- The Five Elements of Patient Experience - by Mari Ransco et al
- How the Burn Trauma ICU Eliminated Central Line Infections - by Brad Wiggins et al
- To Improve, Be Patient and “Care a Whole Awful Lot” - by Riann Robbins
Health care transformation requires leadership skills from everyone on the team—not just those with formal authority. Transformation requires interdependent work and teamwork on the fly–called “teaming.” It requires complex problem solving to tackle the adaptive challenges found in modern medicine. It requires coping with change and complexity. And most of all, it requires a high degree of emotional intelligence—self-awareness, self-regulation, motivation, empathy and social skill. Accelerate shares leadership stories, practical application of management theory, and real-life lessons for growth and change.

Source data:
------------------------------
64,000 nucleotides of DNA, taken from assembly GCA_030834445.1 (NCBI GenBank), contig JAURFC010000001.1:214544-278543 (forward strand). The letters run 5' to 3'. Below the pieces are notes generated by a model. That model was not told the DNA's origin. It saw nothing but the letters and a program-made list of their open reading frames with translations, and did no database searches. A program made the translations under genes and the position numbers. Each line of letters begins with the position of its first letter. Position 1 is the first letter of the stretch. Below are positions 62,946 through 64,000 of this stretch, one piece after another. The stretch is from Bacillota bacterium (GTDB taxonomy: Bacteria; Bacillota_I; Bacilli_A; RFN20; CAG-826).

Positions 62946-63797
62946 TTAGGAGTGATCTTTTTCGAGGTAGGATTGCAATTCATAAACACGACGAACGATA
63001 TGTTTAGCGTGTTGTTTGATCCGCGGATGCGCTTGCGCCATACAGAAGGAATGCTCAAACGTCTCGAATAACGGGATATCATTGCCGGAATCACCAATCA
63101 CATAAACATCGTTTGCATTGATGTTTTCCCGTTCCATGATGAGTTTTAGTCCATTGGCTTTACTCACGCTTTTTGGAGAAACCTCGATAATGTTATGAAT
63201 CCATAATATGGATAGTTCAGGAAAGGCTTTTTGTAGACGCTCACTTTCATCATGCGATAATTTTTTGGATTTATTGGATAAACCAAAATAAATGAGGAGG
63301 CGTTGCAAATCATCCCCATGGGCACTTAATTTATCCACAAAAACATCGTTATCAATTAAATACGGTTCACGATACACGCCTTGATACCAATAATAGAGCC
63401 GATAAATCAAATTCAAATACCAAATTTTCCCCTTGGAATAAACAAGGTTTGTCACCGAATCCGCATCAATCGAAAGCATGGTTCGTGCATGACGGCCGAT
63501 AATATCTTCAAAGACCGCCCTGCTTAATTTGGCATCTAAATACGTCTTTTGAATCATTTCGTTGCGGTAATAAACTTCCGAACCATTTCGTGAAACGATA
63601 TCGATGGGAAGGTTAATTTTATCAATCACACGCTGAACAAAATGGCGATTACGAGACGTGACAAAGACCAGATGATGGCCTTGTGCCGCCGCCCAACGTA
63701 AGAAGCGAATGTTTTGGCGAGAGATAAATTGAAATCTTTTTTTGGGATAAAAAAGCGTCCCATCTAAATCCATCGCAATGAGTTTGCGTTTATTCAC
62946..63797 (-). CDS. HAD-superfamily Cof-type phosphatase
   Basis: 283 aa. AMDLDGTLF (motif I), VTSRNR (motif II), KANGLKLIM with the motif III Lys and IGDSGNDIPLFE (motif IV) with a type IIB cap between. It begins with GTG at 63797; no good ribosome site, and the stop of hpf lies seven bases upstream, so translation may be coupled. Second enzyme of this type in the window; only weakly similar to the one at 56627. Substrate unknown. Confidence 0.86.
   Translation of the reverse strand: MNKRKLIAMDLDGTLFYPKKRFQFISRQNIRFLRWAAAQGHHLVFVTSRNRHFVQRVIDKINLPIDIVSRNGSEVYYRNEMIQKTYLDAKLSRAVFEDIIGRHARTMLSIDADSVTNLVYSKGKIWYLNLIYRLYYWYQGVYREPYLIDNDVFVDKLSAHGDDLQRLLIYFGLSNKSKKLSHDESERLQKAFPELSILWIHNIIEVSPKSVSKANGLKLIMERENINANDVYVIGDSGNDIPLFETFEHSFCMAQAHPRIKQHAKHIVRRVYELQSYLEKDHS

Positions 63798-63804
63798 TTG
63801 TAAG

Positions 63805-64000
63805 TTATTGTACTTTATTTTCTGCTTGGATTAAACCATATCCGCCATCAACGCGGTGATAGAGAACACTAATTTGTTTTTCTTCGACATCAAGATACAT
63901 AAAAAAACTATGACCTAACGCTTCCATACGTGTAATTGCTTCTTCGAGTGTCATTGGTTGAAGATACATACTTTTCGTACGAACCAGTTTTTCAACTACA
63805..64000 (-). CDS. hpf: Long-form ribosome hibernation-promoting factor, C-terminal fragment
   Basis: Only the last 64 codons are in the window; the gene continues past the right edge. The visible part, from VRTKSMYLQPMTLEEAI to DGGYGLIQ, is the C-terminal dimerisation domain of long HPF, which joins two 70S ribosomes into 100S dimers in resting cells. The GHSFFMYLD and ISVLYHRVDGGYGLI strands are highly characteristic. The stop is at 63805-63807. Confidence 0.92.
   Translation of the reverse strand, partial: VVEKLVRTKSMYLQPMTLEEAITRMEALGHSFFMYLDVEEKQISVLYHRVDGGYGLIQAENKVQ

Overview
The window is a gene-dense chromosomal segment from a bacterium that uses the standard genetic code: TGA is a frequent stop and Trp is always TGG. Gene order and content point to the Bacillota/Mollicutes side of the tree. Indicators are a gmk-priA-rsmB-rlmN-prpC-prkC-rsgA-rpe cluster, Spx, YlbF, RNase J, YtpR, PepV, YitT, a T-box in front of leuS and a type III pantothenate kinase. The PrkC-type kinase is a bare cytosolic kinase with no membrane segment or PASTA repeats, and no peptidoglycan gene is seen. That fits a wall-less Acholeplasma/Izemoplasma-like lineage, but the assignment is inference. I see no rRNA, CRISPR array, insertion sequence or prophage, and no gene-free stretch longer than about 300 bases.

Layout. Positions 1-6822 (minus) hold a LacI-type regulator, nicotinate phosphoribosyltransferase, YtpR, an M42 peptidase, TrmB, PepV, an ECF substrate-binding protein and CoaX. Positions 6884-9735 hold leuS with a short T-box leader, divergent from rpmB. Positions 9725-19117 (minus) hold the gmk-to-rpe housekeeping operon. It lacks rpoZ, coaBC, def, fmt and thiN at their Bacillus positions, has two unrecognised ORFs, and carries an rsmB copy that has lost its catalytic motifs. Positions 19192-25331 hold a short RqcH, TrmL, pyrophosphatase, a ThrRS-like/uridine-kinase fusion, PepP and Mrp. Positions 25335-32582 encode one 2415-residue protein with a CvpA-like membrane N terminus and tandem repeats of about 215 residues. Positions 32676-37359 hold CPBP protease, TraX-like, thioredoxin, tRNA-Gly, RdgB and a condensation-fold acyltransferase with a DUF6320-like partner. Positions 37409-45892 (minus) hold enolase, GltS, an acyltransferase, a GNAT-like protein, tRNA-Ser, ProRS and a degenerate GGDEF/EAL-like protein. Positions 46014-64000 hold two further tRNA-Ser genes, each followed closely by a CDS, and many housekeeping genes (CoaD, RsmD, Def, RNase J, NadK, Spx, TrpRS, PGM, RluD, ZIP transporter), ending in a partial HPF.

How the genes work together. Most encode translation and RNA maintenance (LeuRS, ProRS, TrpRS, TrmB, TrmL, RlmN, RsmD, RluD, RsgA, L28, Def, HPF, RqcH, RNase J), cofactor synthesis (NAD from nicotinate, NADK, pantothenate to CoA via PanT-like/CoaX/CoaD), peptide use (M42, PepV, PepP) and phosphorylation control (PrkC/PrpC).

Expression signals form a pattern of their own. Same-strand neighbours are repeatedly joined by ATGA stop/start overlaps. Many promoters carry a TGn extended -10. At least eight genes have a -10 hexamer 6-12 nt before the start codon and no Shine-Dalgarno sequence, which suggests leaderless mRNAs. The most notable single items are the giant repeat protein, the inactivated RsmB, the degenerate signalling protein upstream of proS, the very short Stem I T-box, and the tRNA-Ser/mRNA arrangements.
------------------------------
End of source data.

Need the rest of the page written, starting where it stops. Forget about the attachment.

- Leadership is Harder Than It Looks—Here Are Two Ways to Make it Easier - by Shegi Thomas
- We Are Surrounded by Genius - by Rob Kistler
- Four Leadership Lessons Medical School Didn’t Teach Me - by Stephanie Klein
In order to improve health care we have to be able to thrive in complexity. The impact of burnout in health care is immense, from personal effects like depression, substance abuse, and even suicide, to professional effects such as decreased quality of care and depersonalization of patients. Accelerate works in partnership with the Resiliency Center to provide a forum for social connection. We share instructional content that reinforces finding meaning in our work, share stories that build personal connection, and provide practical individual- and system-based strategies to address this enormous challenge.
- Neuroplasticity: How to Use Your Brain’s Malleability to Improve Your Well-being - by Megan Call